With a zero short-term interest rate, the monetary base and short-term Treasury securities become perfect substitutes. In (1), if expected deflation equals the real yield on capital, the short-term interest rate r^sub B^ is zero (MNPS^sub M^ = MNSP^sub B^ = 0). Because the marginal liquidity services yield on money then equals zero, the public is sated with liquidity and is indifferent between Treasury securities and money. In this case, the relevant aggregate that the central bank uses to force portfolio rebalancing is the sum of the monetary base and short-term Treasury securities. Through open market purchases that increase this total, the central bank increases expenditure by giving the public an excess of liquid assets relative to illiquid assets. Even with a zero short-term interest rate, open market purchases endow the central bank with the power to create money and control expenditure.

When short-term interest rates are zero, interest-rate-targeting procedures are problematic. The zero floor on market interest rates can prevent the central bank from countering expectations of deflation and from responding to a fall in the natural rate. This zero-bound problem is especially acute when expected deflation turns the zero short-term interest rate into a positive real rate. In this situation, predictable control of money and prices requires that the central bank abandon interest-rate-targeting procedures for reserves-targeting procedures. A reserves target continues to allow the central bank to create money to stimulate portfolio rebalancing and expenditure.


On 19 March 2001, the BoJ began to announce “targets” for reserves balances (current account balances, CABs) held with it by banks. Nevertheless, the BoJ continued to use interest-rate procedures by setting a “target” for reserves equal to estimated reserves demand at a zero overnight call market rate.12 (The Appendix documents statements in this and the following paragraph.) During the period of the original zero rate policy, February 1999 to August 2000, CABs had averaged 5 trillion yen. With the procedures announced on 19 March 2001, the BoJ adopted this 5 trillion yen figure as a way of reestablishing a zero overnight rate (see Figure 1).

Bank reserves remained demand-determined by the market rather than supply-determined by the BoJ. After 19 March 2001, the BoJ increased its “target” for CABs only in line with increased demand by banks. Demand increased in part because of heightened financial market uncertainty. After 9/11 and after withdrawals from mutual funds following Enron’s difficulties, uncertainty increased.13 On 19 December 2001, the BoJ set a range for CABs of 10 to 15 trillion yen. It used a range because of uncertainty over reserves demand at a zero interest rate. The BoJ commented, “It was a challenge for the Bank of Japan to maintain a high level of current account balances throughout FY2001” (2002, 5). There is no “challenge” if the BoJ determines the amount of assets to acquire with a reserves strategy instead of limiting itself to the amount of assets necessary to supply the reserves demanded by banks.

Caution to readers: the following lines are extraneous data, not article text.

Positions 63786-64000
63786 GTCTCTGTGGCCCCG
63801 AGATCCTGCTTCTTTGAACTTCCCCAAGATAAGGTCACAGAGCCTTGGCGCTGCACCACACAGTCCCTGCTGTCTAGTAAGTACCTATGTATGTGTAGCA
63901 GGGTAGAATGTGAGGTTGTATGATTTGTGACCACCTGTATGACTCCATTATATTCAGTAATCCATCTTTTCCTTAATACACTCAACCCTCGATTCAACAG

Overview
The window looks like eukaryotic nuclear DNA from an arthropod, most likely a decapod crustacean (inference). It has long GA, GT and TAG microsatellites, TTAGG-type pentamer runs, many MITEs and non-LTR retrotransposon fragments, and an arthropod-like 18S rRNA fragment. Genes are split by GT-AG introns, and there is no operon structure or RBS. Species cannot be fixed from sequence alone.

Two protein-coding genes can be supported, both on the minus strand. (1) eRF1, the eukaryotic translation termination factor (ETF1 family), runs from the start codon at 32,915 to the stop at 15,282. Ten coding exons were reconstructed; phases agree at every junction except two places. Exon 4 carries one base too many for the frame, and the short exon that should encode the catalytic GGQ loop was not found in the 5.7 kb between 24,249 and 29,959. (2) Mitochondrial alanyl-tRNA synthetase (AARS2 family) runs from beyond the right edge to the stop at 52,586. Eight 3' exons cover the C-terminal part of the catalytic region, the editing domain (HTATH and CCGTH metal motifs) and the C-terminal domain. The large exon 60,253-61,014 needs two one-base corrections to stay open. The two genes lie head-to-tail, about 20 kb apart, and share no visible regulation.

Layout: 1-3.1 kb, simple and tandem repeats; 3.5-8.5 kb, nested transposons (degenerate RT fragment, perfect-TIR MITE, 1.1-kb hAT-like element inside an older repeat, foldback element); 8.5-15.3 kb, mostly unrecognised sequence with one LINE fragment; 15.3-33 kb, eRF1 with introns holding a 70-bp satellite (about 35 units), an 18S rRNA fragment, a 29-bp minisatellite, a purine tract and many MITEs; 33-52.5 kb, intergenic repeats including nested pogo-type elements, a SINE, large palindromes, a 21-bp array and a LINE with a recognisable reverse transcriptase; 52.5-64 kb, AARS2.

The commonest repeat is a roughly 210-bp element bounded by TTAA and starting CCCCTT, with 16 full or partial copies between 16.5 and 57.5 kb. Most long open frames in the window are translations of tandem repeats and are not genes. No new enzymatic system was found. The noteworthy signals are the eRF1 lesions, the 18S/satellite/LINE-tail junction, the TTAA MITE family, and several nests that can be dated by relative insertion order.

The demand for bank reserves has increased because, with a zero short-term interest rate, holding excess reserves becomes an attractive substitute for active reserves management through the use of the call money market. (The call money market provides liquidity by making available overnight loans to meet reserves deficiencies.) On the one hand, excess reserves offer a return equal to the (negative of the) deflation rate. On the other hand, they allow banks to save on the personnel cost of reserves management associated with the use of the call money market (Nakahara 2001, 13). Most important, the use of the call money market began to entail credit risk starting in fall 2001.14 From 1992 through 1997, total loans in the call money market averaged in excess of 40 trillion yen. This figure fell dramatically when the BoJ went to its zero interest rate policy in February 1999 (see Figure 2). By mid-2002, it was only 15 trillion yen.

The high level of bank reserves associated with near-zero interest rates creates the misimpression that the BoJ has tried but failed to make banks expand their asset portfolios and deposits. For example, newspapers state that the Japanese banking system is “awash in liquidity.” However, individual financial institutions have only substituted the liquidity of excess reserves for the liquidity formerly offered by the overnight call money market (Kodama 2002). The resulting belief that banks have simply impounded reserves supplied by the BoJ generates the mistaken assumption that altering the composition of its asset portfolio, say, by purchasing long-term government bonds (JGBs) is one of the few policy options open to the BoJ. For example, Otsuma (2003a) states, “Buying bonds from commercial banks is one of the few policy tools left to the central bank.”